My personal all-time favorite is watching my Zaida (grandpa) munch on boiled chicken feet. Try that on the kinderlach (children) tomorrow.
July 27, 2010 6:17 PM
THE SCHMALTZ DIET
If you get this and you are not Jewish - I cannot even begin to explain -
T his actually goes back 2 generations - or 3 if you are under 50!
I miss it all and can't help but wonder how did my grandparents have a nonexistent cholesterol.
The Atkins Schmaltz Diet.
Before we start, there are some variations in ingredients because of the various types of Jewish taste. (Polack, Litvack and Gallicianer).
Just as we Jews have six seasons of the year (winter, spring, summer, fall, the slack season, and the busy season), we all focus on a main ingredient which, unfortunately and undeservedly, has disappeared from our diet. I'm talking, of course, about SCHMALTZ (chicken fat).
SCHMALTZ has, for centuries, been the prime ingredient in almost every Jewish dish, and I feel it's time to revive it to its rightful place in our homes. (I have plans to distribute it in a green glass Gucci bottle with a label clearly saying: "low fat, no cholesterol, Newman's Choice, extra virgin SCHMALTZ." (It can't miss!)
Let's start, of course, with the "forshpeiz" (appetizer). Gehockteh leiber (chopped liver) with SCHMALTZ is always good, but how about something more exotic for your dear ones, like boiled whitefish in yoyech (soup) which sets into a jelly form, or "gefilteh miltz" (stuffed spleen), in which the veins are removed (thank God), and it is fried in (you guessed it) SCHMALTZ, bread crumbs, eggs, onions, salt and pepper.
July 27, 2010 3:38 PM
great episode,.. you don't have to be Jewish to enjoy this episode of Seinfeld
all those that love Jewish food were salvating...those that could try any of these dishes for the first time, if they could find them, know what it is all about. Mrs. Stahl's Knishes from Brighton gone forever,,,miss it..
There are some "Kosher" restaurants that serve these wonderful foods..
July 1, 2010 7:52 PM
I catch the old Seinfeld show every now and then. This particular excerpt is from one I had not seen. Jewish food is delicious and comforting. With all that is going on that is deadly serious, we all need the Seinfeld version of "chicken soup" for the fun of it and, it really tastes good. Nobody is perfect and we all certainly pay for our mistakes. I thought this clip was amusing because when kreplach are made right, those little of big dumplings are wonderful. When do we eat?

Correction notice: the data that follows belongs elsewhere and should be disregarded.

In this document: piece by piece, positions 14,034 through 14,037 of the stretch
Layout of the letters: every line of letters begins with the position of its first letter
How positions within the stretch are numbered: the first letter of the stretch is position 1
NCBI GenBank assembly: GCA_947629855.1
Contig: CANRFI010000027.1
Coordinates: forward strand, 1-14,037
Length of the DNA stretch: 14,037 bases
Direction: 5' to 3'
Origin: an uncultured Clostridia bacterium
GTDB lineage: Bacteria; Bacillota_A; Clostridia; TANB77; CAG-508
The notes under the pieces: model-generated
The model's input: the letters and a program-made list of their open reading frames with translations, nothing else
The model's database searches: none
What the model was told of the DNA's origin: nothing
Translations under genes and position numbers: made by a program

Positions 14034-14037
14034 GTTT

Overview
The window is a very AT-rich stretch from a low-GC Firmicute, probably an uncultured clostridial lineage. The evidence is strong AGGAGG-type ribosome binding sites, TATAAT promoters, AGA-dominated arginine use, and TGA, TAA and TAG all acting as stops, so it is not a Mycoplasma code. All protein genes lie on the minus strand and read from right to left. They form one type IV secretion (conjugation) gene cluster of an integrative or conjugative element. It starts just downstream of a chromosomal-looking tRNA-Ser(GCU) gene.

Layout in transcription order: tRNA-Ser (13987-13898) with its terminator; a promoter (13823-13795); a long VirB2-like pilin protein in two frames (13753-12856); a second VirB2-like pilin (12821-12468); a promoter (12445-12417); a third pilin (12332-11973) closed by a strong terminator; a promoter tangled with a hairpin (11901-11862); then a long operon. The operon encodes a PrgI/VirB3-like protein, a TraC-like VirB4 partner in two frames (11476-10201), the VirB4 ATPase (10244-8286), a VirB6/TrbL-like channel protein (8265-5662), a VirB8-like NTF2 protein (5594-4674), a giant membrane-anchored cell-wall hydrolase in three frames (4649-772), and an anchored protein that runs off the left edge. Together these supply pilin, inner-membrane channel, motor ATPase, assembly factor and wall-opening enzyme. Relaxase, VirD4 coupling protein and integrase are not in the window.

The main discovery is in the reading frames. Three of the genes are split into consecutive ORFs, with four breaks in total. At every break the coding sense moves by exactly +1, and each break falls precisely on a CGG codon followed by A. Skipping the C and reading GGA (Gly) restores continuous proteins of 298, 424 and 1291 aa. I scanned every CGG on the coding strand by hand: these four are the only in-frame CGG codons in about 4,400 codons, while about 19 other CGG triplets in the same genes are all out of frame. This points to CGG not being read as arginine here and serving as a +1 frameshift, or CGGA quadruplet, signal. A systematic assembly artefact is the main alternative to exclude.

June 30, 2010 8:25 AM
Mow I'm hungary(?)/hungry!
June 30, 2010 1:52 AM
O crap, it is TO, funny!
Alan Drake Tyree,
June 29, 2010 10:50 PM
Seinfeld: Jews and Food.
Meshugana, hilarious. Losen up Comment (1) Anonymous. What was wrong with that clip? Jerry made me want a Hamentaschen. I'll bet seeing that food made you hungry on this fast day too. I'm starving. How about you? Alan Drake Tyree
June 29, 2010 9:20 PM
It Is Funny
If I had to guess, that clip is between 15 & 20 years old. It is a gem, Michael Richard's performance should have gotten him an EMMY (maybe it did). Too bad he self destructed. What did Anonymous expect, that everything posted here would have A Heimish or purely religious motif. Lighten up Buddy, we've all got a lot on our mind that is serious and disturbing and we need the break. The Seinfeld TV shows are still funny after two decades. This section is called Jewlarious not Jewserious.
June 29, 2010 7:39 PM
June 29, 2010 7:09 PM
what's the point?
so jews eat food....and? the video shows nothing relevant.
June 29, 2010 6:52 PM
Get a life, #1
So what?! It's funny to ME! Get a life!! Go watch Mel Brooks or Jeff Dunham.
Walter E Lee,
June 29, 2010 3:27 PM
Funny you should say that.
June 29, 2010 2:40 PM
YES Its Funny
I loved it! It's such a Yidishe' mama thing to say "Eat, you're skin and bones!"
I hate (love) when Persians serve you so much food and then when you are totally full, they tell you "Eat more, You didn't eat anything!"
Jews and Food just go together!
I love all Jews and all our dishes! Especially chollent!
June 29, 2010 1:03 PM
It's just NOT funny!
It's just NOT funny!
Display my name?
Your email address is kept private. Our editor needs it in case we have a question about your comment.